The Value of One-on-One Meetings with You Team

I had been meaning to hold scheduled one-on-one meetings with the managers in my company for a long time, as I know they are highly effective.

Because I spoke with everyone almost every day to some degree, I had not added these sessions to my schedule. I also felt like I had so much work to do to set up new teams, train managers, and lead the company’s growth that I could not handle one more meeting. Nonetheless, I have started holding these sessions, and I admit that I am incredibly pleased with the way they are going. As with anything highly recommended, I knew that I would not regret starting this process.

[Photo: Leon/Unsplash]
The one-on-one meetings are helping me evolve as a manager. Because I have been more of a problem solver in the past, I want to transition to more of a coaching style. I want to improve in this skillset, so I have been relying heavily on the questions introduced by Michael Bungay Stainer in The Coaching Habit: Say Less, Ask More & Change the Way You Lead Forever (public library), (please see – How to Build Teams Successfully and Know When to Let Go for more about the book). The seven questions are:

  1. What’s on your mind?
  2. And what else?
  3. What’s the real challenge here for you?
  4. What do you want?
  5. How can I help?
  6. If you’re saying yes to this, what are you saying no to?
  7. What was most useful for you?

The Coaching Habit: Say Less, Ask More & Change the Way You Lead Forever, Michael Bungay Stainer

The idea is to listen as much as I can and to speak as little as possible. It is easy to believe that we have all the answers, but it is often in the company’s best interest to develop our teams to help the company evolve in new ways. One of my main goals for my company, Celaque, is to hire great people. My most important goal, therefore, is to help these individuals grow.

How the Meetings Work

During these one-on-ones, I go through the questions listed above. I’ll start with: “What’s on your mind?” In this part, the person starts to talk about everything they are dealing with, either personally or professionally.

The meetings felt new and unknown during the first couple of rotations, but as we both got more practice, it became more fluid. Now I listen to all the issues that are coming up, which tend to be many and varied. We then start to zero in on the most important issue and take steps to address it. I try to focus on one or two things to work on between sessions, usually the most important challenges.

We then move through the rest of the questions. Sometimes I skip ahead to a question or even repeat one. According to Stainer, the most magical question is, “And what else?” I use it as often as I can. Before jumping in with a solution, I try to refrain and ask if there is anything else the person would like to say.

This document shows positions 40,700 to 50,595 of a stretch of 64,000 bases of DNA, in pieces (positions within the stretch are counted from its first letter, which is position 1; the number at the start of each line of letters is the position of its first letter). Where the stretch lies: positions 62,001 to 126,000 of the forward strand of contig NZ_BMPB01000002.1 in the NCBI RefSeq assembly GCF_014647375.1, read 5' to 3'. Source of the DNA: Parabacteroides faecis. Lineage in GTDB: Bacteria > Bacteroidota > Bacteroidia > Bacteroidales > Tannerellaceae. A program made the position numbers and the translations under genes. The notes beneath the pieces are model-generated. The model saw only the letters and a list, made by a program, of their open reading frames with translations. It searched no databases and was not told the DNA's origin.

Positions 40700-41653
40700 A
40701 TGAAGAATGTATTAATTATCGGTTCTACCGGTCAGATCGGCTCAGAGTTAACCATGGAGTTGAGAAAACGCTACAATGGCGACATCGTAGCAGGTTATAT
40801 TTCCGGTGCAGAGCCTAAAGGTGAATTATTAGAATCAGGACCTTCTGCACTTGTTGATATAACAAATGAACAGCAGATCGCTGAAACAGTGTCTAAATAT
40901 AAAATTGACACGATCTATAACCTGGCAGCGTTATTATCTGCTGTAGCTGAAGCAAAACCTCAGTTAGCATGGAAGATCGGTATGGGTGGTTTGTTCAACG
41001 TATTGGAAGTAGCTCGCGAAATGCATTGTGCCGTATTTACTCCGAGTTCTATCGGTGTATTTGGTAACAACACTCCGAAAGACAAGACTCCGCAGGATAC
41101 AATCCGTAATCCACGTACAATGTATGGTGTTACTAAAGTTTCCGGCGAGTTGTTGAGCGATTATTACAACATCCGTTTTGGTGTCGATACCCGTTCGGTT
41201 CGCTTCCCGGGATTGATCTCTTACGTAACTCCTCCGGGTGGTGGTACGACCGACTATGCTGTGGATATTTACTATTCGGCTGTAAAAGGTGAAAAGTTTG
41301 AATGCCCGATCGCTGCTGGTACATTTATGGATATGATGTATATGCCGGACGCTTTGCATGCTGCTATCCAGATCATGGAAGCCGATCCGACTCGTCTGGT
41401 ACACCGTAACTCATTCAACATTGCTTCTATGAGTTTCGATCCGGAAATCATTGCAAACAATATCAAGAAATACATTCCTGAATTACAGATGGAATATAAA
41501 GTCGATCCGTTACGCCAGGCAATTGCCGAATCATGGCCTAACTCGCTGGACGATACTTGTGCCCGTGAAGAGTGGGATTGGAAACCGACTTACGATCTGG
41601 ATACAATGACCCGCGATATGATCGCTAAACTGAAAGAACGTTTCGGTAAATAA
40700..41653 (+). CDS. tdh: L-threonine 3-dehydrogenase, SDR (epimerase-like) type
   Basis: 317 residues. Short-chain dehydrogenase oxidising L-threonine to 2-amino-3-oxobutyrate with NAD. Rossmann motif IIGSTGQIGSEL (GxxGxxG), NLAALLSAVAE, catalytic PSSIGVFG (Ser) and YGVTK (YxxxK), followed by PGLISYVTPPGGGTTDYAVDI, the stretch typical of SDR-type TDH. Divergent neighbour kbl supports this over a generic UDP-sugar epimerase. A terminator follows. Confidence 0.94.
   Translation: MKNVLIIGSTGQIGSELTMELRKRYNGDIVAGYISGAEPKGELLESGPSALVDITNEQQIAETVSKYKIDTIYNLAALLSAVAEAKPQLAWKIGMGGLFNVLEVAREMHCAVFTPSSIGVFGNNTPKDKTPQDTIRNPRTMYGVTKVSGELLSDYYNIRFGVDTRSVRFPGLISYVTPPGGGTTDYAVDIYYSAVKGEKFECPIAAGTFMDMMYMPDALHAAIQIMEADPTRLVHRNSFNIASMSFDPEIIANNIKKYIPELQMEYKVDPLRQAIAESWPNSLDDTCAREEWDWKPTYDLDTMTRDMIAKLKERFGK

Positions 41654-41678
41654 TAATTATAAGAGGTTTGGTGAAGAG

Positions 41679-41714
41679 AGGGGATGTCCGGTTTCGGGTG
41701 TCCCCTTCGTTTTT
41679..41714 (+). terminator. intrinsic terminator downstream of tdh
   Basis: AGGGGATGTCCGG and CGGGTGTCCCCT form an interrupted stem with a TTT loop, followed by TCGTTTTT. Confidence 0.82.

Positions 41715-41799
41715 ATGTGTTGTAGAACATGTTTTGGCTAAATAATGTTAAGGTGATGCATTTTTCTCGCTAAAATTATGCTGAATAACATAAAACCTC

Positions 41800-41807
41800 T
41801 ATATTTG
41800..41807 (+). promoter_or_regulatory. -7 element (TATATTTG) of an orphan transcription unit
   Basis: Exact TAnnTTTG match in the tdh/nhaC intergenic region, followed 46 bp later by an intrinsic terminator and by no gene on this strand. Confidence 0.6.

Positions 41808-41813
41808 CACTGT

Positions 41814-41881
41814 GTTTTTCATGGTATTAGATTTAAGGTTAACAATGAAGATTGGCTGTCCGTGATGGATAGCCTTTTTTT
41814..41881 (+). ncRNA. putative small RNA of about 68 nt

In the end, I always make sure to ask what was most useful to them. According to Stainer, it helps them learn more, but I have found an added benefit for myself: I get instant feedback. I learn more about them and how I can be most helpful.

[Photo: Leon/Unsplash]

The Benefits

These one-on-one sessions have been very instructive. Here are some of the benefits I have found so far:

  • Learn others’ point-of-view: Because we start with what is on their mind, I learn about the main issues from their perspective, not from what I imagine is going on.
  • More listening: Most of the time, when we interact, we are solving problems, so one-on-one sessions are a special time when people can feel heard. Feeling listened to is priceless to work out anything that is on our mind.
  • Become a coach: One-on-one sessions are a good time to look at issues in-depth. We have a chance to solve problems, and they can talk it all out with someone who knows the context and is uniquely positioned to help.
  • Invest in the future: We do not often take the time to invest in our teams and situations because we are constantly going from one issue to the other. Sometimes we may be solving the superficial problems, but not their root causes. In these conversations, we take the time to work on situations that will have a long-lasting impact and help us avoid many more tiny problems from cropping up.

If you have not started one-on-one meetings with your team, I recommend them. They will help you and your team have open communication and allow your company to operate and grow more smoothly.

Stanier, Bungay, Michael. The Coaching Habit: Say Less, Ask More & Change the Way You Lead Forever. Page Two, 1st edition, February 29, 2016. E-book.


Pamela Ayuso is an author and the co-founder and CEO of Celaque. She is a real estate entrepreneur and developer who has executive leadership experience in two of the most successful real estate developers in Honduras — managing operations at Alianza and leading Celaque. Celaque develops office and residential buildings and manages a broad portfolio of properties. Pamela’s focus is on growing Celaque into a model for the 21st-century company.

In addition to her role as CEO at Celaque, Pamela is the author of Amazon best-selling book, Heptagram: The 7-Pillar Business Design System for the 21st Century. She offers practical business and personal development insights for other entrepreneurs and business leaders on her blog and LinkedIn. Her husband and her three wonderful daughters inspired the story of her first children’s book, Alicia and Bunnie Paint a Mural.       

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